Inspired by the minimalism and space-efficiency of contemporary Japanese architecture, the Zen-Houses designed by Petr Stolín provide a simplified and modernized version of traditional homes but also propose a convenient solution for future housing. The two structures are located in a bucolic area of Liberec, Czech Republic, and they have been built using SIPs (Structural Insulated Panel) to reduce the overall cost and the building times considerably. The clear exterior offers a great view of the timber frame and, consequently, of the mass of the two buildings. The studio and the home each have their own specific purpose, but they both contain public, semi-public and private spaces, as well as mezzanine areas.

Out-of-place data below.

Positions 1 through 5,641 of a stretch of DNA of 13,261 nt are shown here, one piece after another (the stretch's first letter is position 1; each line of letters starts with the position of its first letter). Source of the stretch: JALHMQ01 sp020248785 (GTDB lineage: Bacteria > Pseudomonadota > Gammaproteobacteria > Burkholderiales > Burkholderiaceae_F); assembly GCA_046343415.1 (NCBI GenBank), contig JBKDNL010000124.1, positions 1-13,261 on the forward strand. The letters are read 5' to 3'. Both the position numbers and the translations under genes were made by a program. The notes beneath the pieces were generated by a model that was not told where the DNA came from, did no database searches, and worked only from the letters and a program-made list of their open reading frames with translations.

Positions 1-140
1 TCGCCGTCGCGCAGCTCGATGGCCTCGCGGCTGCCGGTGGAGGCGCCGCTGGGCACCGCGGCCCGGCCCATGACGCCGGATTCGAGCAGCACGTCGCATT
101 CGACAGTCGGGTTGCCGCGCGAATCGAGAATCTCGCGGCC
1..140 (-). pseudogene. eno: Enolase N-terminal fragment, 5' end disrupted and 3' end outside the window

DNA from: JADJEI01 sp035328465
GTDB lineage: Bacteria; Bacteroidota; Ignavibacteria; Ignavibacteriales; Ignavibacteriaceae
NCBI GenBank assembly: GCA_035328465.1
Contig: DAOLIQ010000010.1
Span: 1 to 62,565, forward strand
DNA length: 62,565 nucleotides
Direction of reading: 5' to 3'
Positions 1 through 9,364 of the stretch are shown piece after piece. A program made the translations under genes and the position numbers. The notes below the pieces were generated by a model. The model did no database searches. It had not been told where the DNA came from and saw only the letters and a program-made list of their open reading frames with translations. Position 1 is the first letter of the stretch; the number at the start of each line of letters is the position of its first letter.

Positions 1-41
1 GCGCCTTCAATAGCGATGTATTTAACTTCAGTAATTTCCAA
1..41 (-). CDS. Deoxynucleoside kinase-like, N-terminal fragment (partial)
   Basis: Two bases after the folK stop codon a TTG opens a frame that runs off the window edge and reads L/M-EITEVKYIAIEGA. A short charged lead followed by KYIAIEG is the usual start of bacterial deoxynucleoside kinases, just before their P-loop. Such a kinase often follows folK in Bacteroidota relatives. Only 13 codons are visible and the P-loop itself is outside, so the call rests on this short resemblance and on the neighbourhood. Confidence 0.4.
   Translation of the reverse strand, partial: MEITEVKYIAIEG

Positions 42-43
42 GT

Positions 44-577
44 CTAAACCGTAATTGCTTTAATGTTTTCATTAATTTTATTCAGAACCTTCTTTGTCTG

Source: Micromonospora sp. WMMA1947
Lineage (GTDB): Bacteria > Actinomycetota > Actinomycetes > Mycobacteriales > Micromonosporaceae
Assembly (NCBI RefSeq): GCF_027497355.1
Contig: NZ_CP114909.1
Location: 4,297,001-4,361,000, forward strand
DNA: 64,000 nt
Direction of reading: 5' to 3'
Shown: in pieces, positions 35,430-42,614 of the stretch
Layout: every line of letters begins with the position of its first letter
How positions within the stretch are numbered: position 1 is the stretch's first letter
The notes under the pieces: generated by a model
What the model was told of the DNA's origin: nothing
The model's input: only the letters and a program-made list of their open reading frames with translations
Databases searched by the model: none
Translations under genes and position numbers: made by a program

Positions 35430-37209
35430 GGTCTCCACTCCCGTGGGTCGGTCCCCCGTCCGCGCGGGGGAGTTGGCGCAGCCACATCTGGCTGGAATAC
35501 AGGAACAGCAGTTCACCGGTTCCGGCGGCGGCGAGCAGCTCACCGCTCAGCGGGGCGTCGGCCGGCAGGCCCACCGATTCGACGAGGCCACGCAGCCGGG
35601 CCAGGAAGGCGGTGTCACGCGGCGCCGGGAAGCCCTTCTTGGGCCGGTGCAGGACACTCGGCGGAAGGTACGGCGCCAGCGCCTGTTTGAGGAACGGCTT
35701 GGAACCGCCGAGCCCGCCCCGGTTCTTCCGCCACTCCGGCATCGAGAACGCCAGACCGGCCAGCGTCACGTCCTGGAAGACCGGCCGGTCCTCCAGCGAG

Despite the width of just 3 meters, the interiors don’t feel confined. The ingenious use of space and the minimal furniture combine with the generous amount of natural light to create airy, comfortable dwellings. Wide windows connect the structures, establishing a direct relationship between the working and living areas, linking the interiors to the gorgeous landscape at the same time. The central garden which contains a large tree and a wooden walkway placed in between the buildings provides the ideal outdoor dining space. Modern and efficient, the Zen-Houses offer an inspiring glimpse at and reveal the potential of cost-efficient housing of the present and near future. Photography by Alexandra Timpau and Filip Šlapal.